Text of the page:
June 17, 2022

What makes me a commercial photographer?

There are two overarching approaches to photography that can be summed up in words such as 'commercial' and 'artistic'. You could use words like 'functional' and 'aesthetic', but I'll stick to the original terms. If you're someone that owns a camera and just likes using it to take nice photos, to show friends and family, or just for your personal memories, or you're just setting yourself a challenge to take a great photo of something, you fall into the artistic category.

However, if like me, you use your camera largely to take photos that are going to be used in combination with some sort of advertising, branding or to generally sell something, you become a commercial photographer. It could be easy to assume that both styles end up with the same result. After all, we're all trying to get the best picture we can, right?

The difference though, comes in the consideration of the photo's use moving forward. For artistic photography, the photo is what it is, a great capture of something that you thought was photogenic. That's the end of its journey. For commercial photography though, the mindset has to be different. Where will this be primarily used? Will it be combined with graphics? Does it showcase the product clearly?

As someone with a background in graphic design, I think some of these considerations come naturally, and it might be what makes me best suited for commercial photography. I instinctively leave space on many images, to allow for graphics. I consider a 9:16 crop ratio very often too, given that Instagram is heading more and more this direction. The photos sent across to the client aren't the end of their journey, they're just a part of the final communication.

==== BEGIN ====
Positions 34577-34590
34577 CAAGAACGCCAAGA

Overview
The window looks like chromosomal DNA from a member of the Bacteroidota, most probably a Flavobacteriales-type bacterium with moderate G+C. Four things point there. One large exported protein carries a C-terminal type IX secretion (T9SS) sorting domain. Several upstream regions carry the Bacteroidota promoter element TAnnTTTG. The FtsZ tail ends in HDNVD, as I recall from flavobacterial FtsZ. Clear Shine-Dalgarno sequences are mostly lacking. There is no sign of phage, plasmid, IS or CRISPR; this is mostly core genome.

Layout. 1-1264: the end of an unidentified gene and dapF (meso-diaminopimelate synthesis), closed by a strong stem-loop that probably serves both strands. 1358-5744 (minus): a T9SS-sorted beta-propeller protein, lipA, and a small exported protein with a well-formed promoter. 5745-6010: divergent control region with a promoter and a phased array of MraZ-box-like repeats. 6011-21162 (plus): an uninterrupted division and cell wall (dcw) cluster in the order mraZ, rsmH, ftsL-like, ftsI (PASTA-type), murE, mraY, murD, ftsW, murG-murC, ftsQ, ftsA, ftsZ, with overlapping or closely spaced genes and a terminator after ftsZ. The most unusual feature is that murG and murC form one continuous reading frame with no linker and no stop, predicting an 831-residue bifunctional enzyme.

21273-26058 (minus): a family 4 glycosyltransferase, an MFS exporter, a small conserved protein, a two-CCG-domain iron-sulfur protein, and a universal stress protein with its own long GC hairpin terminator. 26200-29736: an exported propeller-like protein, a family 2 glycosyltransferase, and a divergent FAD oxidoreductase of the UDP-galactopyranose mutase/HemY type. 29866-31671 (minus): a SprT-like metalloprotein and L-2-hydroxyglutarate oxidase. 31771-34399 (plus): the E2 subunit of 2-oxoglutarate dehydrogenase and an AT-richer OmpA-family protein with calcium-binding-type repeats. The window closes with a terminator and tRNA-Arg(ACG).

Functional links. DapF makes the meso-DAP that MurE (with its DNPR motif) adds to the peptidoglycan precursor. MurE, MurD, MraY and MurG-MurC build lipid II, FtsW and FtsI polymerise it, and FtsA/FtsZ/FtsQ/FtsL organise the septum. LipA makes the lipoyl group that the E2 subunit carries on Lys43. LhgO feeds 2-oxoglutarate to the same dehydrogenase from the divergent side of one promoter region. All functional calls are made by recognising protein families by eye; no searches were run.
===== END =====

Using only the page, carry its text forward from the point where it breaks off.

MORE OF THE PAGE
An image I took for Mettricks in Southampton, with space for their advert text

I follow many food and drink photographers on Instagram, that post absolutely stunning images, with huge spreads of food covering the whole frame, stylish cloths and cutlery filling in the gaps on the table, and honestly the images would be perfect for a cookery book, and they look great in a portfolio. Once you start to wonder how promotional messaging will be combined with these images though, given the lack of leftover space, or how much of the important detail will be cut off in a 9:16 or 4:5 crop, you start to realise that many of these images verge more towards artistic than commercial. Equally as talented, but a different approach.

I guess the other way I fall into the commercial category is the fact that most of my shoots are on-location. I often head to restaurants, bars, venues, events to capture images for them, as usually the owners simply don't have the time or the capability to bring things to me. Obviously the biggest brands shoot their images in a studio environment a lot of the time, but when it comes to smaller businesses, or independent sellers, it rarely works. This means that I've refined the set up that I have, to make it easy to travel around, and set up in various environments, where clients have access to their products, ingredients and staff easily.

I actually work in more of an overall creative way with some of my clients, including photography, design and social media management as a package. This means I'm taking photos with exactly the final result in mind, such as the TV menu design below. It's what I tend to have in my mind when I'm shooting with any client. So if you're on a search for someone to put this kind of thought into the photography assets you need, I'd love to hear from you.

A TV menu design for Kwackers in Southampton, using a combination of photography work and design work.